Magazine article Diverse Issues in Higher Education

A Facelift for the GRE

Magazine article Diverse Issues in Higher Education

A Facelift for the GRE

Article excerpt

Updated exam, along with new Personal Potential Index assessment, expected to help close the achievement gap for minority graduate school applicants.

When the Educational Testing Service next summer launches its new GRE - the standardized test required for admission to many graduate schools in the U.S. - it will be more user-friendly. It will provide a different grading scale, 30 to 45 minutes of added time and a new option allowing test takers to move between questions within sections of the test.

ETS officials say the changes, which debut in August, have been in the works for several years and were made to ensure that the exam assesses the skills required of contemporary graduate students. Approximately 600,000 people take the GRE each year. The new test, officials say, will be a better assessment of students' analytical skills, not just their ability to memorize formulas.

"We want students to have a friendlier test-taking experience," says Dr. David G. Payne, vice president and chief operating officer for college and graduate programs at Princeton, N.J.-based ETS. "The current test is a little intimidating, in part because students can only answer the questions in front of them."

The new computer-generated exam allows students to move between sections and allows the use of onscreen calculators to answer math questions, a practice that was prohibited in the past.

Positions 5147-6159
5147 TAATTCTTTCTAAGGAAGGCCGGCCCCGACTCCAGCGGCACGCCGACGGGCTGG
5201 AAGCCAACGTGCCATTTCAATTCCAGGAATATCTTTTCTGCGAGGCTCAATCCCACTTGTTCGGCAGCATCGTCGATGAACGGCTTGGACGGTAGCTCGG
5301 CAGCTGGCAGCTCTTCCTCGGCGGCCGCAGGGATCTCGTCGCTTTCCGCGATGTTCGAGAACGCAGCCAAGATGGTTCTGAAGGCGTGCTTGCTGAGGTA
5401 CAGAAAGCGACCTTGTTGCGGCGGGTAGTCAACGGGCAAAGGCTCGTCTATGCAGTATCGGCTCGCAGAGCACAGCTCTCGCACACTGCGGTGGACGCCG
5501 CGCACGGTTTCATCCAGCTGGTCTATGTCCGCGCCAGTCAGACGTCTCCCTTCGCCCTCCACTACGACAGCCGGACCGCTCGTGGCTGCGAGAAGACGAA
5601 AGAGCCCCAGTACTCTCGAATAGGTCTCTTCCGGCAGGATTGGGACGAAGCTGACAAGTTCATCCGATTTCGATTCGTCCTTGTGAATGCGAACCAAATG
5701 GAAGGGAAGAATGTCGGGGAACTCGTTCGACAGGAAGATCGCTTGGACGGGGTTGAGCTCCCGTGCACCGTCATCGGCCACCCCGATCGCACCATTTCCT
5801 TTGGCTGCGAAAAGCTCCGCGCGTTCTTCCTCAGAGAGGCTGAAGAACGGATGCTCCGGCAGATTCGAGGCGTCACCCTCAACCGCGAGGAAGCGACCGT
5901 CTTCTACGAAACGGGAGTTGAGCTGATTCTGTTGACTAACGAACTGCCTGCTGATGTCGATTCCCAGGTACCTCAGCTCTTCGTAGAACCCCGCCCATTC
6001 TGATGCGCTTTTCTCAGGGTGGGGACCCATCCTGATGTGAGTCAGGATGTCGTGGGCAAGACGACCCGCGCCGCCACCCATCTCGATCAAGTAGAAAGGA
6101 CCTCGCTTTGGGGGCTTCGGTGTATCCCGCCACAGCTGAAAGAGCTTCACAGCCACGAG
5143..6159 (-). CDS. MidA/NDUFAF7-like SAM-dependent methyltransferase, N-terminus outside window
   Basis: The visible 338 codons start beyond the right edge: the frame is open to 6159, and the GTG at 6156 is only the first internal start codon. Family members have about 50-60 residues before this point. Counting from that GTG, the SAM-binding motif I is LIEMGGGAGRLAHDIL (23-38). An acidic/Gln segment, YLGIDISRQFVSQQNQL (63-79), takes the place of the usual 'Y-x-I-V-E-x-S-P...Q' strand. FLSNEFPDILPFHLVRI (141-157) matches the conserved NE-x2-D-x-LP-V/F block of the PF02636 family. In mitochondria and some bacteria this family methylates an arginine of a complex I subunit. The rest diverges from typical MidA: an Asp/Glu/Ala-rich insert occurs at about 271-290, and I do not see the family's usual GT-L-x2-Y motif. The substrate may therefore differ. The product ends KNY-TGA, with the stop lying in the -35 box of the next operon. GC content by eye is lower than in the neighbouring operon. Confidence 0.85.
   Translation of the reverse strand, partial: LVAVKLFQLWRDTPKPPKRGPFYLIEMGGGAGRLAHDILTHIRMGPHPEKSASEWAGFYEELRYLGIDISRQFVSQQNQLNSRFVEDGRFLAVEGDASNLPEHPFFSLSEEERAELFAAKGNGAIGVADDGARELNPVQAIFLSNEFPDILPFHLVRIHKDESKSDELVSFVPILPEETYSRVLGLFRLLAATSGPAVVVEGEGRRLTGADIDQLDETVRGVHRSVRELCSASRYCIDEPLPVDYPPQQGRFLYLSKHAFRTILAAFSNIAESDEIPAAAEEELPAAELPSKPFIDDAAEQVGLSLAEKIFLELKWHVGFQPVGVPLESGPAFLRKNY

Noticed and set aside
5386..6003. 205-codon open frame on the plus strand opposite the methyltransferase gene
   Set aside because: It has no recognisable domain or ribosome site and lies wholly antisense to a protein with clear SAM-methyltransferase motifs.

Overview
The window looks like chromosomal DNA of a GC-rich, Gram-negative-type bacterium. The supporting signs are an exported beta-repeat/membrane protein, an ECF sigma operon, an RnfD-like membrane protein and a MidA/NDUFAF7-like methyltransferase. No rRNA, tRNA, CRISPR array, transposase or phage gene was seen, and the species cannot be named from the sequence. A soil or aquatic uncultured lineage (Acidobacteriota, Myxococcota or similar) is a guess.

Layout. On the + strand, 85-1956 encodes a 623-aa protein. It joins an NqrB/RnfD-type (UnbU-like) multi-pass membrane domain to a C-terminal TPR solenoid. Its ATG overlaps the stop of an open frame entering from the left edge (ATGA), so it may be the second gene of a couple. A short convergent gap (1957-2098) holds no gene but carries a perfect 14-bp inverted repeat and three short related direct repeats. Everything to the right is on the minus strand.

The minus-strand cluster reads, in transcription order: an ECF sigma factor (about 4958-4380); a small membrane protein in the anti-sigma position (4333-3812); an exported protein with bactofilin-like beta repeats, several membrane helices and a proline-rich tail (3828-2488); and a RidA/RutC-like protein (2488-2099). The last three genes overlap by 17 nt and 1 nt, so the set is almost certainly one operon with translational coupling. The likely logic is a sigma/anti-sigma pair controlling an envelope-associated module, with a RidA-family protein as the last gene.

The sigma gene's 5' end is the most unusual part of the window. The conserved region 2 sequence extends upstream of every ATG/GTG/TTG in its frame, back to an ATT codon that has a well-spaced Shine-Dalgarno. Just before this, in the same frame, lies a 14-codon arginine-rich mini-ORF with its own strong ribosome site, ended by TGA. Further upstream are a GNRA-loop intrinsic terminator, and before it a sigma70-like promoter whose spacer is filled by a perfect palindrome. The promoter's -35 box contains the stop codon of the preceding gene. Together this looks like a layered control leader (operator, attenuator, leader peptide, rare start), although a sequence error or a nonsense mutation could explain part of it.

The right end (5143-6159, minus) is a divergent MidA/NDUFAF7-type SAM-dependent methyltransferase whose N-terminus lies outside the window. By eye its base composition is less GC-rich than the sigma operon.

"Our overall goal was to have test questions that were closer to the kind of questions graduate and MBA students were expected to do every day," Payne says.

The new exam may benefit minorities, especially when coupled with the Personal Potential Index (PPI), a new ETS web-based evaluation system that rates graduate applicants on specific personal attributes. Together, the two assessments could close the achievement gap between minority and nonminority graduate school applicants, ETS officials say. When officials piloted the new exam, minorities scored comparable to nonminorities.

According to ETS, White males score 100 points higher, on average, than minority men and both minority and nonminority women.

According to Payne, the GRE tests critical thinking skills and reasoning, which "are necessary but not sufficient" to achieving success in graduate school. The PPI, he says, captures other critical attributes, such as ethics, teamwork, resilience and lifelong work experience.

When schools use the PPI, the achievement gap is "significantly reduced compared (with) what you see on standardized test scores," he says. …

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